• Music Review: Unknown music proves richly rewarding
    By Jim Lowe
     | December 29,2013
     
    Jim Lowe / Staff photo

    Soprano Mary Bonhag, left, explains a song as harpist Jacqueline Kerrod looks on at the Scrag Mountain Music concert in Stowe on Friday

    Scrag Mountain Music creates unusual and unusually inviting programs, and Friday’s event at the Spruce Peak Performing Arts Center proved no exception.

    Joined by the South African violin and harp duo Clockwise, the artistic directors of Scrag Mountain, soprano Mary Bonhag and bassist Evan Premo, performed a potpourri of varied chamber music — all at a very high level.

    Particularly rewarding was Saint-Saëns’ 1907 “Violons dans le soir,” a lusty song for soprano, violin and harp. Bonhag delivered all of the requisite sensuality with a warm and brilliant expressiveness, complemented by Marc Uys’ lush violin sound, punctuated by Jacqueline Kerrod’s articulate and expressive harp. It was delicious.

    Bonhag and Premo, since moving to Vermont several years ago, have been presenting diverse programs around the area in hopes of building a new chamber music audience.

    Both conservatory-trained and veterans of New York’s freelance music world, they are expert players who chose to raise their family in Vermont. Bringing in collaborators from New York, as well as locally, they offer some of the most rewarding programs around.

    Premo, on bass, was joined by Uys in Polish composer Krzysztof Penderecki’s 2010 Bartók-like Duo concertante. There was plenty of passion as well as musical conversation as these two employed virtuosity and musicality to not only make sense of this knotty score but to make it genuinely exciting.

    Another highlight was the Four Songs for Violin and Piano, Opus 35, by Gustav Holst (1874-1934). Bonhag’s lyrical soprano and Uys’ expressive performance of the sometimes complex but always beautifully expressive violin obbligato wound around each other beautifully. It was fine music making.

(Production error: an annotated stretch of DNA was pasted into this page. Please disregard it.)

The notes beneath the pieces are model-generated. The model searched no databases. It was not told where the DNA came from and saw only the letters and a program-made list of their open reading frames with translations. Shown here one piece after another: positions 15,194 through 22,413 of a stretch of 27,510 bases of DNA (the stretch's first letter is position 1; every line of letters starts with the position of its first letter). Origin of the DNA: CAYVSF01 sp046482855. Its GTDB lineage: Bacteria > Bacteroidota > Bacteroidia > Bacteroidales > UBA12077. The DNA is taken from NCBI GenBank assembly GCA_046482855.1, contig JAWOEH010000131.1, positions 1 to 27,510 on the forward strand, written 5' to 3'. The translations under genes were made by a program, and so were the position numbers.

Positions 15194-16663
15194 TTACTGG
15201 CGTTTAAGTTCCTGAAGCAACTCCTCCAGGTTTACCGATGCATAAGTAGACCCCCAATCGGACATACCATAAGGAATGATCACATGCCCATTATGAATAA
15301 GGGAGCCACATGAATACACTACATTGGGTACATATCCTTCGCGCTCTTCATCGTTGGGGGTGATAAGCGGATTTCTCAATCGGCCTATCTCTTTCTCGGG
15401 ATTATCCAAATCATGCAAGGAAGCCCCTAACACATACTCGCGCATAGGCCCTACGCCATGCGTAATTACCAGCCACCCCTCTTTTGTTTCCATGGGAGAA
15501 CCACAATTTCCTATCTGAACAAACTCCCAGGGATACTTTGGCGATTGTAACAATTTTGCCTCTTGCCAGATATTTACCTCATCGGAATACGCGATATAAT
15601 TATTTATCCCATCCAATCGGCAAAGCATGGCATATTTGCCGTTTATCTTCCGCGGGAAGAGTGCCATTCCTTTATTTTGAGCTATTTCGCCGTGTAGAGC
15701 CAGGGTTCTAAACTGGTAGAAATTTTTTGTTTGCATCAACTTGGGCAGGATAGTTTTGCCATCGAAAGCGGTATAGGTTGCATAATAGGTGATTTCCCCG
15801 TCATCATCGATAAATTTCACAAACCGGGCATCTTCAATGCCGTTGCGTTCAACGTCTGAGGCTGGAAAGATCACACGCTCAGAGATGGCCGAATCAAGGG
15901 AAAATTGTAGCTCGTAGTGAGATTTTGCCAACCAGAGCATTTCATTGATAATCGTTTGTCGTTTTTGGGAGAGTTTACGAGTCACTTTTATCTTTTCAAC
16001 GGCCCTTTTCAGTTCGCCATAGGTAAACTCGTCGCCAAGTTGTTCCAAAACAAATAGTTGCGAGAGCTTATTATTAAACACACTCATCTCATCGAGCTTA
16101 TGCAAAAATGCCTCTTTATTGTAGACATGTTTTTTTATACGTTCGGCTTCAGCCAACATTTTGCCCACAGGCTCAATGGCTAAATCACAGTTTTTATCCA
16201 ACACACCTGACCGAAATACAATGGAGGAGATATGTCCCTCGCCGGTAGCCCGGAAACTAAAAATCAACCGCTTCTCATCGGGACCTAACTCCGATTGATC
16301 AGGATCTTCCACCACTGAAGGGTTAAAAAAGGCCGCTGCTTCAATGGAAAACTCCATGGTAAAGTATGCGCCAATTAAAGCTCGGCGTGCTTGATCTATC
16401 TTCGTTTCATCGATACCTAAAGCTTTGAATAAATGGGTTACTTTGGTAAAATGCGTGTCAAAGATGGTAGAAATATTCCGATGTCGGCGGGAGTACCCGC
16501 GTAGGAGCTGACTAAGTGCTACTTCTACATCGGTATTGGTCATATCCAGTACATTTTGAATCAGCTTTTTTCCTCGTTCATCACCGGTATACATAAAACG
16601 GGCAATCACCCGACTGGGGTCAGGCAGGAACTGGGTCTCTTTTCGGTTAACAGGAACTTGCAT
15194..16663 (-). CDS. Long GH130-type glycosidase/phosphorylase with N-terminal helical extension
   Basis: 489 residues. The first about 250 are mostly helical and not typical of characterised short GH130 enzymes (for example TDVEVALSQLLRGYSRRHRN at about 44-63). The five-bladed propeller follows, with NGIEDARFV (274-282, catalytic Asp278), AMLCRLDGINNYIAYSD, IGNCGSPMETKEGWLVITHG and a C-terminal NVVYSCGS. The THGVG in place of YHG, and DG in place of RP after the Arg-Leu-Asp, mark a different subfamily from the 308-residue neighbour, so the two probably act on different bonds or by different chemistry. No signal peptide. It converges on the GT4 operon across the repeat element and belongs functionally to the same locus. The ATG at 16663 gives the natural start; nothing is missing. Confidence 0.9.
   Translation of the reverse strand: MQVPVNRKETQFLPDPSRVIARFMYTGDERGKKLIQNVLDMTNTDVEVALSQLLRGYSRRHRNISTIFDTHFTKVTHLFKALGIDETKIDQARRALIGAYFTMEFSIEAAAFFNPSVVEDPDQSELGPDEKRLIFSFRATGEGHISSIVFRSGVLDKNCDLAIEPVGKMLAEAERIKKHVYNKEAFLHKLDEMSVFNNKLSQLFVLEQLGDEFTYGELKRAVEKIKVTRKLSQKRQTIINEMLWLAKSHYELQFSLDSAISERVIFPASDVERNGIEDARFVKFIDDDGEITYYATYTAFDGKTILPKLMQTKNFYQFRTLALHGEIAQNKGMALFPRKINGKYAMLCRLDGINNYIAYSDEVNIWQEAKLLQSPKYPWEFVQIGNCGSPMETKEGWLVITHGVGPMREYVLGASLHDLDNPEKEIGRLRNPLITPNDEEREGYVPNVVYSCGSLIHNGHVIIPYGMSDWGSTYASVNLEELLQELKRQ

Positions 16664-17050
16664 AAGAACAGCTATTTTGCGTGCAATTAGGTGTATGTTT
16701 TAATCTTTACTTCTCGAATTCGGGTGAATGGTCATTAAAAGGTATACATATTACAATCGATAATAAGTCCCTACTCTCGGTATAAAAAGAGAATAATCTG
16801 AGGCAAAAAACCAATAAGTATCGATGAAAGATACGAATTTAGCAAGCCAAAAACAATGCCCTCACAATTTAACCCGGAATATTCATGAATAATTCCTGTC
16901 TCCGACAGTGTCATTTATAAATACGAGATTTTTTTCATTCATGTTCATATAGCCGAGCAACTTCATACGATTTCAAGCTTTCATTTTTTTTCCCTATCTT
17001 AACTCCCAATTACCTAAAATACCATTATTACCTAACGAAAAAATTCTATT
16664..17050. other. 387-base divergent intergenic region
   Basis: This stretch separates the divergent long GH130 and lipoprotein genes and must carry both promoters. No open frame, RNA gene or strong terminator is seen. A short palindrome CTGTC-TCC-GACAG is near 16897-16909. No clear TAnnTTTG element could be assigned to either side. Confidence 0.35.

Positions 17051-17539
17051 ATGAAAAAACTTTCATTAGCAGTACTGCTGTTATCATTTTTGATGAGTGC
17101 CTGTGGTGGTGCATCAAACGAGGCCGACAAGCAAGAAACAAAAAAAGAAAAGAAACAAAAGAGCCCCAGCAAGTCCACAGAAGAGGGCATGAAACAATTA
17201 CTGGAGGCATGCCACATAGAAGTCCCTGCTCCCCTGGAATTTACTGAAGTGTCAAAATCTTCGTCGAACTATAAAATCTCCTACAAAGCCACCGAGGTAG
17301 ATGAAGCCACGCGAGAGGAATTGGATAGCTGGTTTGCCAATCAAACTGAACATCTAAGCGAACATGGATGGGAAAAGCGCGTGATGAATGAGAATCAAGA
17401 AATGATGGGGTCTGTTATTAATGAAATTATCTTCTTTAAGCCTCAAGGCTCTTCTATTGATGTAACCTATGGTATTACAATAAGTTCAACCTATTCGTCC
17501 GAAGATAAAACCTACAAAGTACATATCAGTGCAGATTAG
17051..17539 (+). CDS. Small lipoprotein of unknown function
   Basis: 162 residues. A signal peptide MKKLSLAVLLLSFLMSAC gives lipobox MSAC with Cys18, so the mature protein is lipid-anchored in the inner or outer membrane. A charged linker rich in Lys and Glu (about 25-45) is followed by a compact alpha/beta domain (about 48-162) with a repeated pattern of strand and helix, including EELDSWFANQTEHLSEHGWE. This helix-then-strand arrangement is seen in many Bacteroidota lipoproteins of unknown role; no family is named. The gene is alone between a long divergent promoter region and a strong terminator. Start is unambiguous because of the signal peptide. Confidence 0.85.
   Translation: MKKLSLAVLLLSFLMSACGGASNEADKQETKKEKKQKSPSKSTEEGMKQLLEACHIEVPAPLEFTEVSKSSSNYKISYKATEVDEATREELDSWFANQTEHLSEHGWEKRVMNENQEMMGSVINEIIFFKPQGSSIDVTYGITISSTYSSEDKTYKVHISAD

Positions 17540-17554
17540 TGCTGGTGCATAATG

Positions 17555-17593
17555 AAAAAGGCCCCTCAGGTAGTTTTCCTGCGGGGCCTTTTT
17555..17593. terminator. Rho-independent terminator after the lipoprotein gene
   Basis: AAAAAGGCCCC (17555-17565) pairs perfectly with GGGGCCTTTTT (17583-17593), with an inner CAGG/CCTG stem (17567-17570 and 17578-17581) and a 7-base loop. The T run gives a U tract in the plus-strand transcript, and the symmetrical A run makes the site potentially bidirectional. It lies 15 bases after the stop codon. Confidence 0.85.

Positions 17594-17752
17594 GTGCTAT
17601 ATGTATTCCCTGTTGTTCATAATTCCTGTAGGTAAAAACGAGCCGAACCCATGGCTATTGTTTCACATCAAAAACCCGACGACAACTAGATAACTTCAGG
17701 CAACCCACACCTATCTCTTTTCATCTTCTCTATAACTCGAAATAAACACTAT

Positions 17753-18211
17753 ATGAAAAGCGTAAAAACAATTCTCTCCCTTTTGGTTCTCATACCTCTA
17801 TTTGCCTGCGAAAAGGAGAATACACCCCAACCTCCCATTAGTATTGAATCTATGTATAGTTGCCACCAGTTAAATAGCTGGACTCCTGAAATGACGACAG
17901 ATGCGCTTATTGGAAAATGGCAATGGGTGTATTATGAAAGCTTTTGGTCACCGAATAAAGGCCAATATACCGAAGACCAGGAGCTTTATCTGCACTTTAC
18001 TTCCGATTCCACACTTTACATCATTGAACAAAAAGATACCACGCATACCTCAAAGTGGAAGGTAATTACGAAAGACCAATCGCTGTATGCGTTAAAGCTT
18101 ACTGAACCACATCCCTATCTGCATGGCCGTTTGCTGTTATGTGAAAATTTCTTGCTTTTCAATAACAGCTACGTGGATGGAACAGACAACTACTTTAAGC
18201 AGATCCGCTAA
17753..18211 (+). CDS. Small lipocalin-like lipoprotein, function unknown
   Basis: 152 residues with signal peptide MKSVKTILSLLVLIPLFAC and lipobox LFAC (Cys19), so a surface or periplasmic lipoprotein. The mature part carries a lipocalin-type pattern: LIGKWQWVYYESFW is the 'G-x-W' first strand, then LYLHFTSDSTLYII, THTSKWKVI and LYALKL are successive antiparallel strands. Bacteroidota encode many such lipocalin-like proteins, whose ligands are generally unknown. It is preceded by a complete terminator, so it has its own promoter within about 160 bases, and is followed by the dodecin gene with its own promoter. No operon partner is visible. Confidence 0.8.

Kerrod proved her mettle as well as her musicality in the John Thomas fantasy-like solo harp arrangement of the traditional Welsh “Bugeilo’s Gwenith Gwyn (Watching the Wheat).” Her performance was not only virtuosic, it was rich and flavorful.

    Not as successful was the opening Adagio of J.S. Bach’s E Major Sonata, BWV 1016, for violin and harpsichord. Uys, Kerrod (playing the harpsichord part on harp) and Premo (on the bass line), performed tastefully and with elegance, but Uys’ performance in particular lacked the overt but nuanced expressiveness of this gorgeous movement.

    Four songs from Benjamin Britten’s “A Birthday Hansel,” Opus 92, were quite entertaining, as was Premo’s performance of “The Swan,” written for cello, by Saint-Saëns.

    Particularly charming was the closing work, the 2008 “dancing into light — an urban walking song” by South African composer Péter Louis van Dijk. Although largely atmospheric, in this performance by Uys and Kerrod it proved fascinating and compelling.

    Scrag Mountain Music turned a program of largely unknown chamber music into a richly rewarding experience.



    Spruce Peak Performing Arts

    Spruce Peak Performing Arts Center will present the Young Traditions Vermont Alumni Concert at 7 p.m. Saturday, Jan. 4, as part of its Peak VTartists Series. For tickets or information, call 760-4634, or go online to www.sprucepeakarts.org. For information about Scrag Mountain Music, go online to www.scragmountainmusic.org.

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